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Heat-related deaths in Philadelphia - 1993
American Journal of Forensic Medicine and Pathology
  • H. G. Mirchandani
  • Gregory McDonald, Philadelphia College of Osteopathic Medicine
  • I. C. Hood
  • C. Fonseca
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A study of heat-related deaths associated with the 1993 heat wave in Philadelphia, Pennsylvania, was conducted. Most of these deaths were in the susceptible elderly with preexisting natural diseases who lived alone without air conditioning in upstairs bedrooms with windows shut, thus creating an even hotter environment. These excessive deaths under such conditions did not meet the standard clinical criteria for hyperthermia because of varying postmortem intervals. Therefore, the authors stress the utility of a postmortem definition of heat-related death to better define the magnitude of health risk posed by hot weather and warn public health and other agencies to take preventative measures.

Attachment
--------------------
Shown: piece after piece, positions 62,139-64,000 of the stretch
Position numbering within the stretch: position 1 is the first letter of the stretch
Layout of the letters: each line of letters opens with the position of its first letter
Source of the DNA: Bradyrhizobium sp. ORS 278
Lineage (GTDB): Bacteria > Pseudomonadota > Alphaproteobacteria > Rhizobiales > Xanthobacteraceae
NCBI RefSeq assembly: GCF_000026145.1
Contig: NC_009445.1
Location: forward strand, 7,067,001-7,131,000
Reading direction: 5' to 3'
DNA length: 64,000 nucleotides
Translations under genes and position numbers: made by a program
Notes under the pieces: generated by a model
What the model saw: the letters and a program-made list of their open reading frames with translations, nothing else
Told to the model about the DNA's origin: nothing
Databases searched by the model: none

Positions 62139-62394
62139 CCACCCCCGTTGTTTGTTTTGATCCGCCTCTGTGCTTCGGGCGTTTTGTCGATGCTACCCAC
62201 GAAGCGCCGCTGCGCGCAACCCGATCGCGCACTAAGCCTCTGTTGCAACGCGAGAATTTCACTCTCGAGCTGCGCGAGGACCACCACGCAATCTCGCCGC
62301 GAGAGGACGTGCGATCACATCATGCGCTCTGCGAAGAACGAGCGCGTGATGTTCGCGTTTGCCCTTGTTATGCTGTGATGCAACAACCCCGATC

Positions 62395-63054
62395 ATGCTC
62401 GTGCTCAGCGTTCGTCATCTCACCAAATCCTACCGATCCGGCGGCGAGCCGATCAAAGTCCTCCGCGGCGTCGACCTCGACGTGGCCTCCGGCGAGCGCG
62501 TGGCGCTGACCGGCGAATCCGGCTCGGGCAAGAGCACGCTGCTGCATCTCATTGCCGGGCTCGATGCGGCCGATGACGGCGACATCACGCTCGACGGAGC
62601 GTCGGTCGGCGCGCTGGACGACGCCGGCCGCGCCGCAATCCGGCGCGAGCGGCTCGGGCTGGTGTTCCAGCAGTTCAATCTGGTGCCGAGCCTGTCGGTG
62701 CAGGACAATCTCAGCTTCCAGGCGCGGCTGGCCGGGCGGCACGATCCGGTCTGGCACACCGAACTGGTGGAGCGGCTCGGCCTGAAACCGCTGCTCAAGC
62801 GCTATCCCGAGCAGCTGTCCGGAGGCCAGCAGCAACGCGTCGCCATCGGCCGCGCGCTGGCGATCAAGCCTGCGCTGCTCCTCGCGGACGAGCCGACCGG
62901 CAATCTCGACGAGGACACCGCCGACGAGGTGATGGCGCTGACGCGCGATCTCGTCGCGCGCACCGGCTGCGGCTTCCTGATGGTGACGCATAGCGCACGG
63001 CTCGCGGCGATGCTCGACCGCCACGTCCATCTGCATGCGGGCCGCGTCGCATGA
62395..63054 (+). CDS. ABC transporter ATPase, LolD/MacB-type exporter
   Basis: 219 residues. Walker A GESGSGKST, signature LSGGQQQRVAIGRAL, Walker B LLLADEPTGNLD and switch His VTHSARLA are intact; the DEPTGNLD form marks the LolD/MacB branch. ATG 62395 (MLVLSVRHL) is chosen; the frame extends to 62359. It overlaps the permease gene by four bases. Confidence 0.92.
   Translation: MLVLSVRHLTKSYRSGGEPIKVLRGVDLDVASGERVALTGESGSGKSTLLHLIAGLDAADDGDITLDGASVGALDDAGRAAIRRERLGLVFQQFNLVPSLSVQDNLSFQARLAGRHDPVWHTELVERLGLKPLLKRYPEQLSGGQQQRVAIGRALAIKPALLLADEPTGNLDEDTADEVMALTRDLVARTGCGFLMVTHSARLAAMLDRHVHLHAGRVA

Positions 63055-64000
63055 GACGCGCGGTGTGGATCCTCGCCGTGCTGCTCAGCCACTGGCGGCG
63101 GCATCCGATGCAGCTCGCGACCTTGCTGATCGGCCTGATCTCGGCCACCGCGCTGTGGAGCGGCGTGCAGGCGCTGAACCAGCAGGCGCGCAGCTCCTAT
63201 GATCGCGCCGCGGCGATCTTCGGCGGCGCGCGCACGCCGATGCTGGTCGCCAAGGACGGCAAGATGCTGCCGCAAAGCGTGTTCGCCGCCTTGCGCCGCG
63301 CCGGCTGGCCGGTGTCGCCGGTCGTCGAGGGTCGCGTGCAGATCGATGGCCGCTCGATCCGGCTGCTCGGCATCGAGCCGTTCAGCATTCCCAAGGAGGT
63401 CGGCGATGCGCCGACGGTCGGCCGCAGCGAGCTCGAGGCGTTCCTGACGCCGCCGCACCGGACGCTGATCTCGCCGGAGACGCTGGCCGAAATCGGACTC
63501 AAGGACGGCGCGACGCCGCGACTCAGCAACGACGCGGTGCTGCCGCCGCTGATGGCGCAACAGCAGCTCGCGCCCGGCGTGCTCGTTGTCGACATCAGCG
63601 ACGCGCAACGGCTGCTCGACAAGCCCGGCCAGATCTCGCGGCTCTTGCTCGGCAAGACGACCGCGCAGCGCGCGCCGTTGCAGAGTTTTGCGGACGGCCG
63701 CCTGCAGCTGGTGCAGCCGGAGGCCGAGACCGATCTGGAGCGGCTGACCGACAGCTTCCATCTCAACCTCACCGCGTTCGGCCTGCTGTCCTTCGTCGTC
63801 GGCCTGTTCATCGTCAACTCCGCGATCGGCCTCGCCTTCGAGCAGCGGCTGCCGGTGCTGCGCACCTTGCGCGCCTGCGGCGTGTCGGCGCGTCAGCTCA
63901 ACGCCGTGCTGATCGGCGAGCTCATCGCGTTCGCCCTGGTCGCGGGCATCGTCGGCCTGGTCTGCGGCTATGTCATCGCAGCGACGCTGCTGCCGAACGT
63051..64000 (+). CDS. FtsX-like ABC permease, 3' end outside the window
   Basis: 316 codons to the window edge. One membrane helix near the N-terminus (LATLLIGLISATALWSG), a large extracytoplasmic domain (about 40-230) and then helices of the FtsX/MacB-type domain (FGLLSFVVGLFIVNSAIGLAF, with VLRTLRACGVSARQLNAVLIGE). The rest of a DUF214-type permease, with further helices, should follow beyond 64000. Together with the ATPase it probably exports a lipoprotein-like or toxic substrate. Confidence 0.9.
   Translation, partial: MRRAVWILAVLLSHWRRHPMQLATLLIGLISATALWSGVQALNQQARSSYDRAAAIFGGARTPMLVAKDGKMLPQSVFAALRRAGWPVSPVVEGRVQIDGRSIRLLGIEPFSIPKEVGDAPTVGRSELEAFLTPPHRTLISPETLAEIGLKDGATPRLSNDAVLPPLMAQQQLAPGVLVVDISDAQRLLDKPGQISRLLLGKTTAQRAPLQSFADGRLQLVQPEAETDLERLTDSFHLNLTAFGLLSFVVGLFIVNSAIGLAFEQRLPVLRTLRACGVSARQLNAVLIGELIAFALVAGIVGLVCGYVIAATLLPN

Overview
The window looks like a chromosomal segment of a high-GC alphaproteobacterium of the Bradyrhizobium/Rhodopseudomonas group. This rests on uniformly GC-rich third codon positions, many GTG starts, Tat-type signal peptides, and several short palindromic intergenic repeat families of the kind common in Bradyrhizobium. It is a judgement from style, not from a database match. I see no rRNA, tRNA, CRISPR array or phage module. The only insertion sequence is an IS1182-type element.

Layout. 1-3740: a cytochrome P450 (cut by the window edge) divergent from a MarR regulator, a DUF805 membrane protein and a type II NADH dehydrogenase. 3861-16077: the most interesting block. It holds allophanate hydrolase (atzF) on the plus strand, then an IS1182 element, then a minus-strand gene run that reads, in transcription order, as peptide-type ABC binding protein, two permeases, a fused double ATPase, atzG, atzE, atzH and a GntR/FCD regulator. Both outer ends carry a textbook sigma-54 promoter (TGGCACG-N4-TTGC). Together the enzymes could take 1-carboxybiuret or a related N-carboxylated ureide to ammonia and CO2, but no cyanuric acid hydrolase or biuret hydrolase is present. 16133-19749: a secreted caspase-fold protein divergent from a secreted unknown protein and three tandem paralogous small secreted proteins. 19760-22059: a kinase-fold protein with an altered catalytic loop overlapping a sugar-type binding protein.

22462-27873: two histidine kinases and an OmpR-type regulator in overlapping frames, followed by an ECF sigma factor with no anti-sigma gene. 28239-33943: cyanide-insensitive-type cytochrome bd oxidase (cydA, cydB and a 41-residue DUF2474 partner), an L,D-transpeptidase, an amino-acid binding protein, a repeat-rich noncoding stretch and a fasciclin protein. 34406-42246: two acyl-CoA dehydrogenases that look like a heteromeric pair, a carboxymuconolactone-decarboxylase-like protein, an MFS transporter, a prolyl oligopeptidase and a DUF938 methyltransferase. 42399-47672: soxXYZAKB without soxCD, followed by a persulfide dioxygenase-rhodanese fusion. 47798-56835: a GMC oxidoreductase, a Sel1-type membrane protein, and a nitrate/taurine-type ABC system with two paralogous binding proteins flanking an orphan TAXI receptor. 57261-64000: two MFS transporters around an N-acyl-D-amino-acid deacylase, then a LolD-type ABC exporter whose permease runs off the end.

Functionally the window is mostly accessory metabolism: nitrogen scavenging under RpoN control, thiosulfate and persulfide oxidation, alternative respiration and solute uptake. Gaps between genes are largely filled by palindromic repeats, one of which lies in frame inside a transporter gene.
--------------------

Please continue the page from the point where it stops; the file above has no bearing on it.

This article was published in American Journal of Forensic Medicine and Pathology, Volume 17, Issue 2, Pages 106-108.

The published version is available at

Copyright © 1996 Wolters-Kluwer.

Citation Information
H. G. Mirchandani, Gregory McDonald, I. C. Hood and C. Fonseca. "Heat-related deaths in Philadelphia - 1993" American Journal of Forensic Medicine and Pathology Vol. 17 Iss. 2 (1996) p. 106 - 108
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